Italian cuisine is a very good example of a Mediterranean diet, with all of the health benefits it implies (reduced risks of heart disease and cancer). If you eat well you live longer and you are happier. It is also true that the Italian food that you can buy outside of Italy is not as healthy as what you will find in Italy. If you have ever met an Italian, you would know that most Italian people really enjoy eating. So how do Italians keep fit when they eat so many dishes that are not so light? How do they manage to enjoy their food while also maintaining a healthy weight? If you are wondering about the secret way Italians stay healthy and fit while eating delicious food read about what you can learn on a cooking holiday in Italy!
The use of fresh ingredients is probably the most important feature that makes Italian food healthy. Italians prefer to eat fresh fruit and vegetables, everybody who has enough space tries to have their own garden. Italians do not really eat precooked food (and hardly ever junk food) as it makes no sense with all of the recipes from their “grandma” that would have been passed down from one generation to another. Enjoy simple and fresh food!
Diet? NO WAY! If you are on a diet you tend to force yourself into a new difficult habit too quickly and then you get frustrated because you can’t eat what you would like to. This can sometimes result in the diet not lasting very long because you have put on weight. Italians can’t say no to what they like most, so they prefer not to: a healthy extended diet is better than cutting out what you really love eating!
Italians eat leisurely. A meal for them is a time in which to relax and socialise (no TV, computer or reading). If you are relaxed you tend to eat slower and you feel full quicker. When their bodies tell them they are full, Italians stop eating and have a coffee while sitting and enjoying the company of their friends or family.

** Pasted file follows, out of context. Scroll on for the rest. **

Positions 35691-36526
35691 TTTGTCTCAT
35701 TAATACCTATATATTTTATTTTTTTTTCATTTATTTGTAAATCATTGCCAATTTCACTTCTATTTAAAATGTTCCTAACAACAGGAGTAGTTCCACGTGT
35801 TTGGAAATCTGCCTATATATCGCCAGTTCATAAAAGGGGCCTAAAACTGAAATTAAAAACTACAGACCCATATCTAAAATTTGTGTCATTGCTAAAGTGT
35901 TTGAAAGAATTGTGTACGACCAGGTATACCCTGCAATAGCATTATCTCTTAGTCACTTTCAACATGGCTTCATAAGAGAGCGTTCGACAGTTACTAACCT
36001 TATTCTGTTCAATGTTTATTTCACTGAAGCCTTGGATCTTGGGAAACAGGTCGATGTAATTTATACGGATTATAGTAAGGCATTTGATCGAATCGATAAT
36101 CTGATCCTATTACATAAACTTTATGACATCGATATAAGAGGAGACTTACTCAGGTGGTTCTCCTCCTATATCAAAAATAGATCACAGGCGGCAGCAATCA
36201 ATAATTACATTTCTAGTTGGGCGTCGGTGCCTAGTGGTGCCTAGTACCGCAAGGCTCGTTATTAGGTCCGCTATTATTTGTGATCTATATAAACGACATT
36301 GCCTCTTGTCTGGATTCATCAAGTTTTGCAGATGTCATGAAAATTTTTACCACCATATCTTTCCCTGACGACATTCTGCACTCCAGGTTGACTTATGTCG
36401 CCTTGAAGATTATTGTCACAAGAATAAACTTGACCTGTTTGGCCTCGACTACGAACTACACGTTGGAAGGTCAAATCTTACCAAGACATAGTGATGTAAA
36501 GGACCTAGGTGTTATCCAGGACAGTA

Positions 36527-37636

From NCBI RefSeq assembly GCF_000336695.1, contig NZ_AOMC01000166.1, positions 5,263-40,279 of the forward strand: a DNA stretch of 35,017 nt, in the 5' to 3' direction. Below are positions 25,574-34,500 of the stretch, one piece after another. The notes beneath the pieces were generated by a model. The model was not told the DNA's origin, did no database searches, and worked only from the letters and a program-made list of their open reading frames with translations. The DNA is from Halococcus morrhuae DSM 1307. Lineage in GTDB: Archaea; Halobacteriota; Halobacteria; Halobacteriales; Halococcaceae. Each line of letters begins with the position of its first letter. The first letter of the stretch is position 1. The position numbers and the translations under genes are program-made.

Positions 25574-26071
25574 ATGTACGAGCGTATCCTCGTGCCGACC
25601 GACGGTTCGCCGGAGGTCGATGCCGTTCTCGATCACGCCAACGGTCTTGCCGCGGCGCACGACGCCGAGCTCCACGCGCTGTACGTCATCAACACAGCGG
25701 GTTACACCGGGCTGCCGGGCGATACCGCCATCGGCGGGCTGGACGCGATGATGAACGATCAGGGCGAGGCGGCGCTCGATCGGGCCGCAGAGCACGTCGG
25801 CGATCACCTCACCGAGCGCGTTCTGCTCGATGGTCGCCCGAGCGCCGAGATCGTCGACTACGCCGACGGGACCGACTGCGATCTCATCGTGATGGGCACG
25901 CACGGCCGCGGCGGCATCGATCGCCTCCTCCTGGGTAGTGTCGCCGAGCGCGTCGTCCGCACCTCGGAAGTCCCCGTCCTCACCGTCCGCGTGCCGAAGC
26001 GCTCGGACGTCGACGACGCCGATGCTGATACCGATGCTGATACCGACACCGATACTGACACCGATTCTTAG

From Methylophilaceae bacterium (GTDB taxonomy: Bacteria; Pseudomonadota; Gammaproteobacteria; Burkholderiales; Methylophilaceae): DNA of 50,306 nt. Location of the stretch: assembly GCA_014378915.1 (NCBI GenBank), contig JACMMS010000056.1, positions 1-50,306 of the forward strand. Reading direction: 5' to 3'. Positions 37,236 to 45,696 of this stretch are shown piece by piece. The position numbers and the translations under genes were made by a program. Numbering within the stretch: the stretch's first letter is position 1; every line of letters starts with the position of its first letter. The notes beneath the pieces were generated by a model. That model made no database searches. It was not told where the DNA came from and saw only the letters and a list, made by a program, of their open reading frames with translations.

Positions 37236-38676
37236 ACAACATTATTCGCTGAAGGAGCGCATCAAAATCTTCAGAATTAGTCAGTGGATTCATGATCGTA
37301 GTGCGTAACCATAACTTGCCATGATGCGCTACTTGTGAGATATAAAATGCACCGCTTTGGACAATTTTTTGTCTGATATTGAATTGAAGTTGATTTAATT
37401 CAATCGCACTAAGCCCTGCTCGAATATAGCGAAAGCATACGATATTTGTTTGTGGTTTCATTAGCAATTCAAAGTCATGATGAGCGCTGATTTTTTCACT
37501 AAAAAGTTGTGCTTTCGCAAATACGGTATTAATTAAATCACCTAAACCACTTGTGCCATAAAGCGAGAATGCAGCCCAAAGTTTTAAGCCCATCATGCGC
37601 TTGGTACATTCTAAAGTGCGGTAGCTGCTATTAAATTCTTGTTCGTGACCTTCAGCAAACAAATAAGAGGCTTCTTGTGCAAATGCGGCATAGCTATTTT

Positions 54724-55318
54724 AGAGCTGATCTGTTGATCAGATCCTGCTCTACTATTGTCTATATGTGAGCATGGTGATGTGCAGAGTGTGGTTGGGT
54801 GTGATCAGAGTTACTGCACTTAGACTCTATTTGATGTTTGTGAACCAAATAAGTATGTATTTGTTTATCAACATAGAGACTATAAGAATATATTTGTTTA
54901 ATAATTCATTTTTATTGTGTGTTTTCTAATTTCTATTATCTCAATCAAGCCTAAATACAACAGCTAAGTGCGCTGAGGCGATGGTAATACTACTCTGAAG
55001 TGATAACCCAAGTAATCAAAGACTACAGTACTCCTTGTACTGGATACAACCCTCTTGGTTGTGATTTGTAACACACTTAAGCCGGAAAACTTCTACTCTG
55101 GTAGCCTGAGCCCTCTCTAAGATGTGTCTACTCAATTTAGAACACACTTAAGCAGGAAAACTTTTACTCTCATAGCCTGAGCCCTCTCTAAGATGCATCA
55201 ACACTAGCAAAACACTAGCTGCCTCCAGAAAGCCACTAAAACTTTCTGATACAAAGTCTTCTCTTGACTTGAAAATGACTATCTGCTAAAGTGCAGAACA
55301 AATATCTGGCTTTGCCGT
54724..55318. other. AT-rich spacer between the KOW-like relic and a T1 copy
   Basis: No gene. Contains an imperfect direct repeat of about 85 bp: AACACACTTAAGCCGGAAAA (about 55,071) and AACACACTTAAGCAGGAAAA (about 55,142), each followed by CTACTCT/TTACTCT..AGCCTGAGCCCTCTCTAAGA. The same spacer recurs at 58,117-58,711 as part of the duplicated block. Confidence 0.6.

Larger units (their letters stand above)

Portions are small so that there is enough food to go round (you can do un altro giro and have another portion if you are still hungry). There is no point in having a big portion because Italian meals are split up into a primo (first course) which is pasta or rice, then a secondo (second course) with meat (not only red meat!) or fish and a contorno (side dish) of vegetables (even better when seasonal and fresh). For normal meals Italians usually eat fruit instead of a proper dessert (of course special occasions are a different story).
Italians have big family meals on Sundays and for special occasions, during the rest of the week we always balance the quantity and quality of the ingredients: lean meat more often than red meat, a reasonable amount of carbohydrates, lots of fish and seasonal vegetables. Italians don’t drink soda or juices while eating, but prefer water (or a glass of wine). Italians don’t usually eat again after dinner.
Being active without realising it. After and/or before lunch and dinner most Italians need their passeggiata, a habit which is basically just a stroll during which you spend time with one or two people talking and wandering. The good thing is that generations (grandmothers and grandfathers, mothers, fathers and children) all walk together, in the countryside. A leisurely passeggiata after eating is surely what your body needs most after a meal and, most of the time, it is also what your mind needs as well.
If you are tempted to find out more about Italian food secrets why not joining Flavours cookery holidays this autumn?